Skip to main content

The BURP Poem

Sometimes a single word can  spark an idea for creating poetry. So upon hearing a man burp/belch while walking along the street a couple of days ago, I began to ponder the word burp. A poet can never be sure what will spark an idea, but it pays to be ready when inspiration strikes.


When I was growing burping was not something my parents approved of. It was always considered socially unacceptable or simply bad manners to make such noises. however I also learned that in some cultures, notably Chinese and Indian, burping was regarded as acceptable in certain situations.

Burping after a meal can be seen as a sign of appreciation, and being well fed. In  other cultures such as Japan, Northern America and Europe, burping during a meal is considered bad manners.

Burping is probably one of those inappropriate things that we also find funny. To hear a loud burp suddenly emerge from a baby is something most of us consider quite amusing. It's hard not to laugh. Some people possess the special ability to burp on command. Never been able to do that myself. -More of a party trick than a useful skill,I would think.

Anyway, all this talk and thought about the word BURP lead me to my latest poem. I felt somewhat irreverent and naughty writing this poem, but what fun I had too. It was a poem that suddenly emerged without much warning- somewhat like a BURP.

Soup On Sunday Night
One Sunday night at our place
The family gathered round
Mum made Minestrone soup
And we ate like hungry hounds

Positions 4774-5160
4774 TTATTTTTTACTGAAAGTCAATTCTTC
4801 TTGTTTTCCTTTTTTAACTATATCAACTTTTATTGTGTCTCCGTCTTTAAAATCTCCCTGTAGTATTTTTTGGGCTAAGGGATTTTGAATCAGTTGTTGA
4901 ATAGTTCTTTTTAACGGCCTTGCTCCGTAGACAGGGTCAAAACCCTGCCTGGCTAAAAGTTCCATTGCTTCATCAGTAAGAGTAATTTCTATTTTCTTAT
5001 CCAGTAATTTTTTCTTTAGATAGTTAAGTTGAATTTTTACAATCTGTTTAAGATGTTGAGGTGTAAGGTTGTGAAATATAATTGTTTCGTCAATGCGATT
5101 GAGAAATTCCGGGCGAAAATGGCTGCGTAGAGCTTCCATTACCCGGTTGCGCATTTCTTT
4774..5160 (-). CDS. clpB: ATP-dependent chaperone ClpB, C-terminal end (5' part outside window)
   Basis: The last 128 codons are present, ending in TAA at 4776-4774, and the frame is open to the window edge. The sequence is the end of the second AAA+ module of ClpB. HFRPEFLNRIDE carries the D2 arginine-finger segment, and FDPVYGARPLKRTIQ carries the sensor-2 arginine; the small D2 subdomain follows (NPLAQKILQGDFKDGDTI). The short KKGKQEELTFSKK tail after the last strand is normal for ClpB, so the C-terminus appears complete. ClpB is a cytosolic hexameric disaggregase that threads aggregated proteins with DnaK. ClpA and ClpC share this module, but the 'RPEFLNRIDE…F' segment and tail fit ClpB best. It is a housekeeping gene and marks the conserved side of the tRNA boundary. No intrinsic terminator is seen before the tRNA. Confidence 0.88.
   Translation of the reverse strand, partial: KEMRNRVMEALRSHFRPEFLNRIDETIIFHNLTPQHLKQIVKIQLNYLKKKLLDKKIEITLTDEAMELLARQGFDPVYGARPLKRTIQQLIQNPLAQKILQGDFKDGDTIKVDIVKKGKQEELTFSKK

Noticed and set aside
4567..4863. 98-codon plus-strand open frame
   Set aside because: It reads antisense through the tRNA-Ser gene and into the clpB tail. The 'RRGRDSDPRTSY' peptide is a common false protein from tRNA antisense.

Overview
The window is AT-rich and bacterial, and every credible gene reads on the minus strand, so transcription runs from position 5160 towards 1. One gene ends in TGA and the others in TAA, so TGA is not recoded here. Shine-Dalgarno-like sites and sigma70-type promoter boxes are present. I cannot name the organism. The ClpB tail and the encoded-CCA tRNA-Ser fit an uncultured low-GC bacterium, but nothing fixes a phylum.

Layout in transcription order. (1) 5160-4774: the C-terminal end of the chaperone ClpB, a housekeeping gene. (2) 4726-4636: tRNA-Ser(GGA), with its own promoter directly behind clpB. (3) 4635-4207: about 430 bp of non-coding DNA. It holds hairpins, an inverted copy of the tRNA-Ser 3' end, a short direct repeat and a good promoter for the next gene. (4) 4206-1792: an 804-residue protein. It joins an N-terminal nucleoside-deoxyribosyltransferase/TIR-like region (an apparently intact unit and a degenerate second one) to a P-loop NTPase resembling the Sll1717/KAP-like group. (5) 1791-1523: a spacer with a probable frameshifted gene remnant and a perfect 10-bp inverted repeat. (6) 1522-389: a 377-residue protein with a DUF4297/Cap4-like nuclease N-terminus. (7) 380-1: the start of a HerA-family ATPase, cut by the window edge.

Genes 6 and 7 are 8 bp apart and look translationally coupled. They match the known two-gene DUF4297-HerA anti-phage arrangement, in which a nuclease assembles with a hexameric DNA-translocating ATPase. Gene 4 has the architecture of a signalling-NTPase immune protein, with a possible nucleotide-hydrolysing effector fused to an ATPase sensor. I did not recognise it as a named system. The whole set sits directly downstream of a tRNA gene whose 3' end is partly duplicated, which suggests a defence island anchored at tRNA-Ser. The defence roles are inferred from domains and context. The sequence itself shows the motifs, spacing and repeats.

Mum and Dad and Grandma
Uncle Dave and Grace
Me, and little sister Meg
Bowls and spoons in place

You could hear the clinking of the spoons
Slurps and swallows too
Such a winter warmer
With plenty for me -and you.

Then from the head of the table
Grandma rose from her chair.
We all put down our soupy spoons
And at her we did stare.

From her mouth did tumble
Not a single word,
But instead the biggest, loudest BURP
That we had ever heard.

It rattled the windows.
It slammed shut the door.
I doubt that a burp
Has ever done more.

The table lamp flickered.
The cat dashed for cover.
We all looked aghast
Especially, Mother. 

We stared in amazement
At what had beset her.
But Grandma just smiled  
And announced- Ah, that feels better!








Comments

  1. I suspect I taught middle school for too long because I find burps funny--and your poem, too. Thank you for bringing a smile and laugh today. I'm not in too much control of my burps, but I had a friend in college who could burp recognizable songs.

    ReplyDelete
    Replies
    1. It's okay to find burps funny Kay. Secretly most of us do. To be able to burp songs is a rare talent.

      Delete
  2. I had heard that in some cultures burping is a compliment. As a K teacher, I constantly stifle my own giggles at some of the burping that takes place in my classroom! :-) -- Christie @ https://wonderingandwondering.wordpress.com/blog/

    ReplyDelete
    Replies
    1. In junior classrooms there are numerous unexplained noises Christie and stifling a smile, a smirk or an audible laugh can prove quite difficult.

      Delete
  3. This made me laugh! My mother had a funny thing she would say upon burping.